Half pay

This account of the French jester Marais interceding, on behalf of two court musicians, is strikingly similar to an anecdote told about a Chinese jester some 500 years before at the court of Song Huizong 宋徽宗 (r. 1100-26).  In both cases, it was a question of half-pay, with the jester successfully persuading the ruler to revert to full pay.  In the one case, it was on behalf of musicians, and in the other, mandarins; yet the technique, using a skit to act out a funny scenario, was the same. 

Two musicians of Louis XIII (r. 1610-43) had angered the king, apparently serving him rather badly, and he halved their pay as punishment.  His jester Marais arranged for the musicians to appear in a masque before the king.  They were only half clothed and the king asked the meaning of this. They answered that people who were on half-pay only half-dressed themselves.  The king laughed and they were in favour again. 

Louis XIII, rebuté des débauches de Moulinier et de Justice, deux des musiciens de la chappelle, qui ne le servoient pas trop bien, leur fit retrencher la moitié de leurs appointements. Marais leur donna une invention pour les faire rétablir. Ils allèrent avec lui au petit coucher danser une mascarade demi-habillés. Qui avoit un pourpoint n’avoit point de haut-de-chausses. “Que veut dire cela?” dit le roy. “C’est, Sire, répondirent-ils, que les gens qui n’ont que la moitié de leurs appointements ne s’habillent aussi que la moitié.” Le roy en rit et les reprit en gràce.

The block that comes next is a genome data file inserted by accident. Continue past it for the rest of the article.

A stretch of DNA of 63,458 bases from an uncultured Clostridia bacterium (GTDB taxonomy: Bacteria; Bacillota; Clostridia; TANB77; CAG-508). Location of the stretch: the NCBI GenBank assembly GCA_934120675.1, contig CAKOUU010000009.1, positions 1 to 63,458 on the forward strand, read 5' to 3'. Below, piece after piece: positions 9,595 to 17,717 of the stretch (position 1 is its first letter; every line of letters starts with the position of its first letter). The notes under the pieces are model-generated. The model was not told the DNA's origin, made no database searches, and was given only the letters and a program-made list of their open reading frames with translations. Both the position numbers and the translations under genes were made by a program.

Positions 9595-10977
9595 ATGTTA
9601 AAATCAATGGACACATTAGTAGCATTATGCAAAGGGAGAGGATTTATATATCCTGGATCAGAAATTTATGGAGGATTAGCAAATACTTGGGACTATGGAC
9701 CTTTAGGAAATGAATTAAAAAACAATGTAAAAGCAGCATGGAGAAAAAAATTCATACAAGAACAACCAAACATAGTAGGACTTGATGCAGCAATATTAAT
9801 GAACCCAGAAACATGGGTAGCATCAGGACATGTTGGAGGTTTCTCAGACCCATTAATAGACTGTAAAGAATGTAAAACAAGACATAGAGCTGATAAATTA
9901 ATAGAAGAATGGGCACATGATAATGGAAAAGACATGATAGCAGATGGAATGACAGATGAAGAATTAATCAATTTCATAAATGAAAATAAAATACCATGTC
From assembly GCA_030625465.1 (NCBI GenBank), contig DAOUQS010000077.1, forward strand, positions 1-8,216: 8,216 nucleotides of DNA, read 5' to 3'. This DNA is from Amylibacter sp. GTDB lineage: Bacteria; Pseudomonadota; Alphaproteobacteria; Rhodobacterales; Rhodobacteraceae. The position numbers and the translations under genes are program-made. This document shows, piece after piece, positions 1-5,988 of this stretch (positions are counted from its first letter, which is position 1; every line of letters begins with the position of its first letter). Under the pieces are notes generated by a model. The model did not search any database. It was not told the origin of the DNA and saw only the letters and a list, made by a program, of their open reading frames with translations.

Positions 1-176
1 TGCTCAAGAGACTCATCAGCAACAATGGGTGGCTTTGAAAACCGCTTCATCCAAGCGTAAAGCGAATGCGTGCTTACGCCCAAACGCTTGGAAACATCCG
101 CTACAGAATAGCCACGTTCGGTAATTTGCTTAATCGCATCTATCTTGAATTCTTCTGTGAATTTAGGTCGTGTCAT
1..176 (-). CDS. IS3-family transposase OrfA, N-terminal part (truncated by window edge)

Source: Gédéon Tallemant des Réaux (1619-92), Historiettes, quoted in A. Canel, Recherches Historiques sur les Fous des Rois de France (Paris: Kemerre, 1873), p. 239.

Image credit: Reinhold Timm, ‘Christian IV’s Musicians’ (c. 1622), oil; courtesy Rosenborg Castle, Copenhagen, public domain.

 

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